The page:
Seemingly ordinary bacteria may act like sleeper agents, appearing relatively innocuous during clinical tests while retaining their potential for antibiotic resistance. If activated after passing the tests, sleeper agent bacteria may reassert their capacity for antibiotic resistance with a vengeance.
This nefarious bit of microbial tradecraft has been dubbed Silencing of Antibiotic Resistance by Mutation (SARM) by scientists based at the University of Leeds. The scientists, led by Alex J. O’Neill, PhD, associate professor, identified SARM as a challenge after following up on sporadic reports of bacteria harboring antibiotic resistance genes that become inactivated (temporarily) as a result of a genetic mutation.
“Our findings highlight the fact that antibiotic resistance can sometimes effectively be hidden,” said O’Neill. “In other words, it looks like you’re dealing with an infection that should be treatable with a given antibiotic, but that may not be the case.”
O’Neill and colleagues described how they isolated SARM strains in a paper (“Transient Silencing of Antibiotic Resistance by Mutation Represents a Significant Potential Source of Unanticipated Therapeutic Failure”) that appeared October 29 in the journal mBio. According to the paper, the researchers analyzed nearly 1470 samples of Staphylococcus aureus—a bacteria that is commonly found on the skin but can cause more serious infections and toxic-shock syndrome. It is best known in its highly drug-resistant form, MRSA, which frequently causes a potentially lethal hospital-acquired infection.
“Of the isolates analyzed, 152 (10.3%) harbored a silenced resistance gene, including 46 (3.1%) that exhibited SARM to currently deployed antistaphylococcal drugs,” the article’s authors wrote. “SARM resulted from diverse mutational events but most commonly through frameshift mutation of resistance determinants as a result of point deletion in poly(A) tracts.”
O’Neill and colleagues also found that in 9 out of 10 samples where SARM was identified, the effect of the mutation was quickly lost when the bacteria were exposed to antibiotics. This was due to a process called “reversion”—in effect a second mutation which restored the pathogen to its original, drug-resistant state. Although the study only looked at S. aureus, the researchers believe it is likely that this process also occurs on other bacteria.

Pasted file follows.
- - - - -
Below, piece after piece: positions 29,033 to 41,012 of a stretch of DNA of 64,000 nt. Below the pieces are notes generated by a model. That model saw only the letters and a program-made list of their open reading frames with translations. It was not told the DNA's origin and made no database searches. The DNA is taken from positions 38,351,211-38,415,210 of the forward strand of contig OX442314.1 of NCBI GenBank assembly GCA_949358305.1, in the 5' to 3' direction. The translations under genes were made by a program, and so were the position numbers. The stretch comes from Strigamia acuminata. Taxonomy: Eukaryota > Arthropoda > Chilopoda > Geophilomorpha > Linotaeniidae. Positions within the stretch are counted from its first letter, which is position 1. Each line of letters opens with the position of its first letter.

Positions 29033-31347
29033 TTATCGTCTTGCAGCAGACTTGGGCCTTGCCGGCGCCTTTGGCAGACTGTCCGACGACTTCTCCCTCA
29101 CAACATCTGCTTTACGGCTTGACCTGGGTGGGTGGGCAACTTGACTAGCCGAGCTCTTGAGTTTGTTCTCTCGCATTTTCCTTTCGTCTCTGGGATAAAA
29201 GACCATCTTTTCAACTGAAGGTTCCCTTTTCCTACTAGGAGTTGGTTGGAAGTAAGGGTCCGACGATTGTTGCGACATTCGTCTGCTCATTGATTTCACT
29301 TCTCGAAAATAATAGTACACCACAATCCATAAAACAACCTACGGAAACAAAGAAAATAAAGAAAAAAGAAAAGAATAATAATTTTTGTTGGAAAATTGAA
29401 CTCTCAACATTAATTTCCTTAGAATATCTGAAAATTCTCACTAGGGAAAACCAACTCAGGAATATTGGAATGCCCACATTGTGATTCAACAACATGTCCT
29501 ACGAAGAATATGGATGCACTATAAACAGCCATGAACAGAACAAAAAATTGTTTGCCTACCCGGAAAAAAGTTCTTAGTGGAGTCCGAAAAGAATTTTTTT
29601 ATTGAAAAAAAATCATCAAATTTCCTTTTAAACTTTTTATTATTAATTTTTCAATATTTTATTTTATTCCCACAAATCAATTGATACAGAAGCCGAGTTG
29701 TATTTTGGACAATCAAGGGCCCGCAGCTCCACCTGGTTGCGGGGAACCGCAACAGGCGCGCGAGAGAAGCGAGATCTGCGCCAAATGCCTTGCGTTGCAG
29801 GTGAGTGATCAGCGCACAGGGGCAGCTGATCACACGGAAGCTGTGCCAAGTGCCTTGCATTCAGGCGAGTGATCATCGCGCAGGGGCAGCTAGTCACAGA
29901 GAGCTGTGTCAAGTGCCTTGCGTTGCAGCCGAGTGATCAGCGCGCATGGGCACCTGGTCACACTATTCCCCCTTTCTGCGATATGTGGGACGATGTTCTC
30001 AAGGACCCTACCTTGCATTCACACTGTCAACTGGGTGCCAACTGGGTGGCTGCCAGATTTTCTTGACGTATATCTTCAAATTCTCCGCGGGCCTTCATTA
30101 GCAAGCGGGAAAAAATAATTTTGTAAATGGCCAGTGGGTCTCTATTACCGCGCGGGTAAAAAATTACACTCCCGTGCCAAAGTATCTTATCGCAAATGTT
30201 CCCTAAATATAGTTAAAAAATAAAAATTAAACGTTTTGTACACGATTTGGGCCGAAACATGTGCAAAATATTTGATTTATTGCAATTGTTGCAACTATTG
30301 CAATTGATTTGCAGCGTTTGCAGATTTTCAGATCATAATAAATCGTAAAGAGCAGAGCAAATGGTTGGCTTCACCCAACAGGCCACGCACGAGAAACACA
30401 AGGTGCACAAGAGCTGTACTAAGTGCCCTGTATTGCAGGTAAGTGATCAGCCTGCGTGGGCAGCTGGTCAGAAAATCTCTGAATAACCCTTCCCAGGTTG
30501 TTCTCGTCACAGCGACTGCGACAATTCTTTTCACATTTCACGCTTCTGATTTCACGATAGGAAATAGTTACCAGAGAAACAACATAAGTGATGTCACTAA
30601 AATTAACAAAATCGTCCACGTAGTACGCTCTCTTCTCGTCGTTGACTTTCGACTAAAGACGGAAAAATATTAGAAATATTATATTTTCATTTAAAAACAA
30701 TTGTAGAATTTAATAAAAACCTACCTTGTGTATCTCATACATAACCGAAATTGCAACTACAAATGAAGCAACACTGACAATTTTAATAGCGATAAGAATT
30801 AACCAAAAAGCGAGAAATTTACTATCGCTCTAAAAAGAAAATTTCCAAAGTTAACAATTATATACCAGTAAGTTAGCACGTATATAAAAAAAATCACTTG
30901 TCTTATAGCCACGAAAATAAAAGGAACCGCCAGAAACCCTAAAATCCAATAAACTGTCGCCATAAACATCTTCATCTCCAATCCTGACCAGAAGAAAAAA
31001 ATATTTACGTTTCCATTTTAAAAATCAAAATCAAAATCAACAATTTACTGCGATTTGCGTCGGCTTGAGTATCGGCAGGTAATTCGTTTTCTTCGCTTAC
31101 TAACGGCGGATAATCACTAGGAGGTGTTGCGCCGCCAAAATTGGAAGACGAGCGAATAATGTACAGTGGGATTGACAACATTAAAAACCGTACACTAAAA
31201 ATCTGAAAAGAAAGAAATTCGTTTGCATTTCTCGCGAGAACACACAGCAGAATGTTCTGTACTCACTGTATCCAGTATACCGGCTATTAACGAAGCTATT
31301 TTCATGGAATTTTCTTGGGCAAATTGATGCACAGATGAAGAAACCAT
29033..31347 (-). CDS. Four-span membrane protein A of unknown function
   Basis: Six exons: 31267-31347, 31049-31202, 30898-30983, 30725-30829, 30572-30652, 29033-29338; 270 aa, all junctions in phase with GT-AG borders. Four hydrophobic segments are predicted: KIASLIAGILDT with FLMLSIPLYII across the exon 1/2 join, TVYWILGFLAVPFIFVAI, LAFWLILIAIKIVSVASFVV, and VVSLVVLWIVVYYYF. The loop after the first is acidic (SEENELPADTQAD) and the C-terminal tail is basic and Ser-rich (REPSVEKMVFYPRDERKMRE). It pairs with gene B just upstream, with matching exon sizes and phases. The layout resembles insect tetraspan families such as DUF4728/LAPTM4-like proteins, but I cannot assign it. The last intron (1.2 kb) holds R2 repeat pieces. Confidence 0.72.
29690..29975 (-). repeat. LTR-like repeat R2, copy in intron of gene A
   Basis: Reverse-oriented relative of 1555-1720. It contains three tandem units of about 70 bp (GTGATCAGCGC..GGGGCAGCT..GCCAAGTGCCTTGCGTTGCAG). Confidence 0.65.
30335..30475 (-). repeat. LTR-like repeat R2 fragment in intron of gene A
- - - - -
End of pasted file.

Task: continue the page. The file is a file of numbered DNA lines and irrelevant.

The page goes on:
“The ease with which SARM strains become drug-resistant means that they are ‘wolves in sheep’s clothing,’” O’Neill emphasized. “SARM is therefore a potentially important reason why antibiotic treatments fail unexpectedly in infected patients.
“We hope that our study will alert doctors to the knowledge that silenced antibiotic resistance genes are relatively common in bacteria such as S. aureus, and therefore have significant potential to adversely affect antibiotic treatment.”
The research reveals a weakness in the routine screening process for drug-resistant bacteria. Bacteria isolated from patients with a serious infection undergo what is known as susceptibility testing—tests to determine which antibacterial drugs will be effective in attacking the infection. This is the gold-standard approach, but the research reveals how the test is “blindsided” in SARM strains where the resistance gene is dormant.
“SARM can be detected using DNA sequencing to determine the complete genetic make-up of strains,” O’Neill pointed out, “but this technology is not yet in routine use in clinical microbiology laboratories.”
In their concluding remarks, O’Neill and colleagues argued that until DNA sequencing is in common use to detect SARM, this “hidden” form antibiotic resistance should be investigated, whenever practicable, as a potential cause in cases of unanticipated therapeutic failure in the treatment of bacterial infection.